Mirror, Mirror On The Feed
Jia Tolentino explores the warping of post-internet life.
A trick mirror is one that twists a reflection, making the viewer doubt what they see and who they think they are. In Jia Tolentino’s debut essay collection Trick Mirror: Reflections on Self Delusion, out August 6 from Random House, The New Yorker staff writer presents the internet as the ultimate trick mirror, shaping our self-perception in deceptive, damaging, and inescapable ways.
By turns pithy, nerdy, and righteously pissed, Tolentino’s essays draw on her personal experiences to explore larger questions of sexuality, spirituality, identity, and gender. Her stint as a teenager on a reality TV show becomes a lens to examine how young people perform and police their desires, while “Ecstasy” traces a connection between the mind-altering passions of evangelical Christianity, music, and MDMA. The first essay, “The I in the Internet,” sets this inquisitive tone, tracking the author’s relationship with the web from childhood wonder to adult rage at how the online world has turned on us or rather, what it has turned us into.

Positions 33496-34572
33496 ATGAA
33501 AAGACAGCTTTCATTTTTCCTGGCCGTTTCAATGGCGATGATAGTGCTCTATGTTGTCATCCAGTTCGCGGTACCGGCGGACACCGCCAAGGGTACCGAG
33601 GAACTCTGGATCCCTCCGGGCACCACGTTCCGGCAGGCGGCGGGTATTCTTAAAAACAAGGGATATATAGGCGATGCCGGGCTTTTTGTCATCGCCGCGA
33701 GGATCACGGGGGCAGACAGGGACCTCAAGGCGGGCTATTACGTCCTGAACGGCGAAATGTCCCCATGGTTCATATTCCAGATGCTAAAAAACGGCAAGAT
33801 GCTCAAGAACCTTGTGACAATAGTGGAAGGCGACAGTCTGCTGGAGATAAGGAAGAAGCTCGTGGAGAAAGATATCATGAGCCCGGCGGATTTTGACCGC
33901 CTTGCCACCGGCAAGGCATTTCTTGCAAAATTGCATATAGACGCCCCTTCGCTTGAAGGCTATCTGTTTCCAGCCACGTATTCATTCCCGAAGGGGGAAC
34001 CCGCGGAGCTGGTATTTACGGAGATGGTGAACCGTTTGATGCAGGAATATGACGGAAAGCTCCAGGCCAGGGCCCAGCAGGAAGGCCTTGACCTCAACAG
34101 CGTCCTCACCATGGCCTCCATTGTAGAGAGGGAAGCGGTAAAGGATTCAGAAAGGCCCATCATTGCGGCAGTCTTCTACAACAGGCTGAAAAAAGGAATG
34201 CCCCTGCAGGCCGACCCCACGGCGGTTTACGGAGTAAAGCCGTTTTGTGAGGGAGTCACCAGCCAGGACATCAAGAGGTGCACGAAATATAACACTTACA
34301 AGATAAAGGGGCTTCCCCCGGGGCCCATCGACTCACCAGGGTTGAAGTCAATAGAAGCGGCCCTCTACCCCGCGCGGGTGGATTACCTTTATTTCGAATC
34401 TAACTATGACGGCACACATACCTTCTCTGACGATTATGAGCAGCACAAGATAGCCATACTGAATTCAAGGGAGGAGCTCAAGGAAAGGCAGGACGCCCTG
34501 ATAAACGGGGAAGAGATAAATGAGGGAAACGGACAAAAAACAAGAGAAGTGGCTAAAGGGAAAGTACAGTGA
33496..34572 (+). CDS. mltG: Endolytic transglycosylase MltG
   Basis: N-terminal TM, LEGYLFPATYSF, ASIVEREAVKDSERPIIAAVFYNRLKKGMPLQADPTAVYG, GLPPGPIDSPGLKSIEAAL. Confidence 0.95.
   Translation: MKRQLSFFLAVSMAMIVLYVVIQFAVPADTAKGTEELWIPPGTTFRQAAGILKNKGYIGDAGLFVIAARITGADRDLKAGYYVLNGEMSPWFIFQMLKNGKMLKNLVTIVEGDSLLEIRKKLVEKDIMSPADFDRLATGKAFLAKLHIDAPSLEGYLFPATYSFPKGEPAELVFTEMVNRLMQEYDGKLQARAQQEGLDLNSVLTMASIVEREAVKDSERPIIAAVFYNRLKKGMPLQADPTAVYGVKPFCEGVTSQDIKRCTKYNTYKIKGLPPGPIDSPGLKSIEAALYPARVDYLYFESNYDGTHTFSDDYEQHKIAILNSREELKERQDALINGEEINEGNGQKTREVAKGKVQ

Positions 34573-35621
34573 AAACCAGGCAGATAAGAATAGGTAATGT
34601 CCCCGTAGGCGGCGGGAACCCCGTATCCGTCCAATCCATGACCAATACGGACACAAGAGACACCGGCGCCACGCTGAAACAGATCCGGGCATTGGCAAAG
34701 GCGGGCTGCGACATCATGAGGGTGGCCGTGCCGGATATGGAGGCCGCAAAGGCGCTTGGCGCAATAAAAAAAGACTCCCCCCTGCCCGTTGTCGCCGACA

If technology is one distorting mirror, femininity is another. Tolentino’s sharp insights detail the ways modern American culture presses carefree girls into self-policing women, beginning with an “ambiently disordered” adolescence where eating neuroses spread like a virus. An essay nominally about the rise of athleisure builds to a rallying cry to reject individualistic, market friendly “empowerment” feminism; to Tolentino, overpriced butt sculpting leggings are no substitute for transformative collective action.
Her villain, then, isn’t Instagram or reality TV or the Kardashians, or even the internet; she’s not pleading for us to return to some halcyon pre-digital age where we can undo what we’ve messed up. She levels her critique at late capitalism’s exhausting and endless demands on our time and souls. She wants us to think more critically about the world we’ve created, to set down the toxic trick-mirror version of community that the internet has ensnared us in.
She also hopes to remind us that human experience isn’t reducible to a series of marketing opportunities. In the middle of the essay about her surreal teenage TV experience, Tolentino describes with beautiful clarity a night swimming with her castmates in a bioluminescent bay in Vieques, Puerto Rico. “I squeezed glittering water out of my hair,” she recalls, and tells herself, “Don’t forget, don’t forget.” It’s a bracingly alive moment that the TV cameras couldn’t capture and, since the bay has been closed to swimmers since 2007, can’t be replicated. It survives only in Tolentino’s own memory, a striking reminder that people are not the machines we build, and that our lives are much more than what those machines reflect.